How to use windows as your background without turning subjects into silhouettes!
There’s one sentence every videographer dreads hearing: “Can I stand in front of the windows?”
From a layperson’s perspective, why shouldn’t you be able to do that? The inside walls are so boring! The studio’s getting old! And we pay so much for this nice view! Why can’t you just stand in front of the windows and use the view as a backdrop?
Of course, you know what’ll happen when you try to do that: your subject will be nothing but a silhouette.
Short of spending $20,000 on a RED, is there some way you can use the windows as a backdrop?
That’s what this video is all about.
So the other day, your boss came up to you and said…
“Hey, so I know we’ve been shooting my weekly address in the studio, but next week, I’d like to do it in my office.”
And you said, “Hmm, okay, we could do that.”
And he said, “And, you know, we have such a nice view from our office. I’d like to be able to see the city in the background.”
And you said, “Okay… so, in other words… you want to be standing in front of the windows?”
“Yeah, that’s right.”[Tense music sting (dun dun duuuuun)!]
Problem is, even your parents told you to never stand in front of a window when you were having your picture taken. How the heck are you supposed to pull this off?
Let’s take a step back and examine the situation. What you’re really dealing with is a whole lot of light outside, and not very much light inside.
This isn’t a problem for our eyes, which can see the darkest darks and the brightest brights. But cameras just don’t have that much of a range.
When you stand in front of a window (and your camera is in automatic), your camera is really saying, “Oh, hey, there’s a lot of light right now. I better turn down the exposure so you can see it all.” And then it unwittingly turns humans into silhouettes.
We have three ways to solve this problem: add a lot more light inside, wait until there’s less light outside, or reduce the amount of light coming in.
Now, before we do anything, we need to switch our camera to manual. The rule of thumb in videography, at least for situations like this, is to expose for your subject. And then worry about the background second.
So, option one: adding light to the inside. Here’s the thing about that: on a bright, sunny day, you’re gonna need to add a lot of light. This might work if you put a bunch of really bright lights right in front of your subject’s face. But, naturally, this might not make your subject feel especially comfortable.
Option two: wait until the light outside matches the light inside. This’ll work, but there’s one big downside: if all you’re using is a couple of LED panels, you only have about five minutes where the light matches really well. You might get closer to 20 minutes if you use a really bright light.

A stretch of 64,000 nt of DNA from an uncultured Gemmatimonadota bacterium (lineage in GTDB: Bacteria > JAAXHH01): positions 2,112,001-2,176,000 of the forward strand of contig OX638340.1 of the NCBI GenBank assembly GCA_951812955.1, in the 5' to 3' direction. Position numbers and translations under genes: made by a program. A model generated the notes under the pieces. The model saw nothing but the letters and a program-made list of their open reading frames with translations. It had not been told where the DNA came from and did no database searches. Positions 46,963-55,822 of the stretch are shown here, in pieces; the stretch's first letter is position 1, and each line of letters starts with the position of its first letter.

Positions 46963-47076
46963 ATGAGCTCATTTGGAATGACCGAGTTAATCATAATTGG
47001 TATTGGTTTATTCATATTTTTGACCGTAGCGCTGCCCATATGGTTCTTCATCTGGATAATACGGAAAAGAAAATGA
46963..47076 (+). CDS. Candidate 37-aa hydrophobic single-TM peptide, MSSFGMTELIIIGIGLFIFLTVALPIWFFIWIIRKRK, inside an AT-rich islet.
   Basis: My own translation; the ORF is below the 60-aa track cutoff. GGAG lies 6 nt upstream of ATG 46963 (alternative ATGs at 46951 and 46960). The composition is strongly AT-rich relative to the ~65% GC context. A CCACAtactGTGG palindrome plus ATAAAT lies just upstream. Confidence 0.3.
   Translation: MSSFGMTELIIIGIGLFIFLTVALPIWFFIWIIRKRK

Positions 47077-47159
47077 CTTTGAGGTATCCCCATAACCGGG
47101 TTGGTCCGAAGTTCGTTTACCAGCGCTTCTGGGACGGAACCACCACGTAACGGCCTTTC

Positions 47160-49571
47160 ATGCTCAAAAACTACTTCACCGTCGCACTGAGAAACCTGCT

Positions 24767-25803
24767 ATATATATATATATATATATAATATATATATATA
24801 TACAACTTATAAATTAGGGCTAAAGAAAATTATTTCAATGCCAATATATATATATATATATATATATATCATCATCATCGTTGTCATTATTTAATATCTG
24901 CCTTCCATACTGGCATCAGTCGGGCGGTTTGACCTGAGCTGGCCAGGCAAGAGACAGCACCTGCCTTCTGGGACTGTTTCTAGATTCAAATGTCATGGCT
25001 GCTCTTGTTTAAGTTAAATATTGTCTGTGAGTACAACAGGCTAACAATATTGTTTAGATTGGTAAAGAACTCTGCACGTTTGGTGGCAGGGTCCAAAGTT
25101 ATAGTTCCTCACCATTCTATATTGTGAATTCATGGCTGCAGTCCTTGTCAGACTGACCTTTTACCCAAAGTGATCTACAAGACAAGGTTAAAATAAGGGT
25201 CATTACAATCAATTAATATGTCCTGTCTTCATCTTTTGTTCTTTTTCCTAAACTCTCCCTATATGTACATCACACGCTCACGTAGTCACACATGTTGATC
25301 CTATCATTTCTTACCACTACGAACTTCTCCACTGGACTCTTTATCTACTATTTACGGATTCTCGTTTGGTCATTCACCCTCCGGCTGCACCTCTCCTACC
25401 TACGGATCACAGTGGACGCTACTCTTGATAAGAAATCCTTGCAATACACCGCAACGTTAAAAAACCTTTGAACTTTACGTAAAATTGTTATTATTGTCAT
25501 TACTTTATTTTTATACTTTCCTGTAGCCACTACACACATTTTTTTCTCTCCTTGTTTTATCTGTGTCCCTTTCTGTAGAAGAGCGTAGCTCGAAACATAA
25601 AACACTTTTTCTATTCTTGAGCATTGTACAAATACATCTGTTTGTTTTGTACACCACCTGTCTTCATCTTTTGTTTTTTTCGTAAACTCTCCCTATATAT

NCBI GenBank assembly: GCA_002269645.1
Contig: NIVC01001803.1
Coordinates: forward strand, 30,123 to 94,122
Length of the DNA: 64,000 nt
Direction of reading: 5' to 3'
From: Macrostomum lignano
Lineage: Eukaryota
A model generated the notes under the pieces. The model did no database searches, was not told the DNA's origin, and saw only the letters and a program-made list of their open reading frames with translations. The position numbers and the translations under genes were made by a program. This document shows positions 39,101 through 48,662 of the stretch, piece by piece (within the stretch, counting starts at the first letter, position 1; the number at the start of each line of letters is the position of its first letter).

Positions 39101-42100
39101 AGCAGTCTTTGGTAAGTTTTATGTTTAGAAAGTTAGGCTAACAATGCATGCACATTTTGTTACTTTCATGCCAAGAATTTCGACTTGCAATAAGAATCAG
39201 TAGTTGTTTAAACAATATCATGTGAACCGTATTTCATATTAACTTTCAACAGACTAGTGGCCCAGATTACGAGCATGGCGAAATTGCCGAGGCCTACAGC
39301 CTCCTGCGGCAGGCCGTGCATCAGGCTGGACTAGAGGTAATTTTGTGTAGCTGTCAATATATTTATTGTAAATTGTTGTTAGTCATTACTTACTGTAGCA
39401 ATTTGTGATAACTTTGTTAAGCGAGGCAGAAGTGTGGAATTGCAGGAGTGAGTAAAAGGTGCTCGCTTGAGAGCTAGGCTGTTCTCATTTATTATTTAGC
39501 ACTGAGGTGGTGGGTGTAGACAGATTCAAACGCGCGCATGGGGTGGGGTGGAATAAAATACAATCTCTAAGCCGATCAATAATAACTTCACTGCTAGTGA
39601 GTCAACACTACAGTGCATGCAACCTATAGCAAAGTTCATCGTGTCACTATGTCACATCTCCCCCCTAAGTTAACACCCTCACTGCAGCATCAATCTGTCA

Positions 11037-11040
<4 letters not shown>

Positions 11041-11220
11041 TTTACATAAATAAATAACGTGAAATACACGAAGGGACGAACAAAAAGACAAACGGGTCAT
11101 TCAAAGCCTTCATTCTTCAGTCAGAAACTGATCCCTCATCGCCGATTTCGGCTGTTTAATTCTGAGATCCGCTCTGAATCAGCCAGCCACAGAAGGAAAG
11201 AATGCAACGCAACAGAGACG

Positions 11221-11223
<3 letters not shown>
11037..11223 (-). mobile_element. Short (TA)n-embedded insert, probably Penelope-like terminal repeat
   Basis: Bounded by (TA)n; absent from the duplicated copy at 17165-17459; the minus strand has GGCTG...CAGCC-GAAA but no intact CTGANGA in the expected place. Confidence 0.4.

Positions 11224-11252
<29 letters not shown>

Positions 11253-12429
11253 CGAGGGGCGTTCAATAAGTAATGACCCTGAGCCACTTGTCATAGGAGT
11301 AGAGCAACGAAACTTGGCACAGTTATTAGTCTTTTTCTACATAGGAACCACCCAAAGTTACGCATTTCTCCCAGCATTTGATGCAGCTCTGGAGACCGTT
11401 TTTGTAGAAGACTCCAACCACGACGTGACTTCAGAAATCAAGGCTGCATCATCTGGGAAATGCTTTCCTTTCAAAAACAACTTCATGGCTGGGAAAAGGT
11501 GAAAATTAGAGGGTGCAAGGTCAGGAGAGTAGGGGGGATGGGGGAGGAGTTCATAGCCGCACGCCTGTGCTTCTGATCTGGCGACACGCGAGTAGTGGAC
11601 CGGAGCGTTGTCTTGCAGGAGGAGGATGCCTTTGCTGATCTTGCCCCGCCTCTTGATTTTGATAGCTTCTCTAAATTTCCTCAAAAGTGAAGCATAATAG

In any case, you could find yourself waiting around pretty late into the evening, especially in the summer.
The final option will allow you to shoot pretty much any time you want: reduce the amount of light coming into the room. There are three common ways of doing this: ND gel, ND acrylic, and scrim.
As far as I’m concerned? Scrim is the best. Just go with scrim.
I’ve tried sticking rolls of ND gel to the windows. It’s tedious. The gel doesn’t want to stick to the windows. It’s liable to get scratched. And it’s gonna be tough to get rid of all those wrinkles.
How about ND acrylic? This is a Plexiglas-like material that would, really, be perfect if it weren’t so darn expensive. Oh, and you usually have to order it in packs of five, and pay insane shipping costs.
That’s why I recommend you just go with scrim.
It’s cheap, for one. Hop over to your local fabric store and buy the finest black net you can find. I’ve found that a fabric store is usually better than buying it online because you can make sure you’re getting the right stuff.
Layer it tightly over the windows, or even right behind your subject.
Be warned that your background might turn a bit hazy, but I, personally, think this looks kind of interesting.
The biggest downside of scrim is that it doesn’t cut quite as much light as you’d want it to. And if you layer scrim on top of itself, you might get a distracting moire pattern. But if you separate the layers of scrim by a few inches, it won’t be very noticeable.
So, there you have it. It’s not perfect, but it should be enough to make your boss say…
“Wow, this turned out great! I really love this new look. If it’s okay with you, I’d like to do this every week.”[Dun dun dunnnnn!]
Oh god. Hanging scrim and/or gel and/or putting fluorescent lights in your boss’s face every week? There must be a way to streamline this process.
That’s the topic of Part Two of this episode. To be the first to know when it’s ready, sign up for our newsletter if you haven’t already. That’s all for now. Thanks for watching!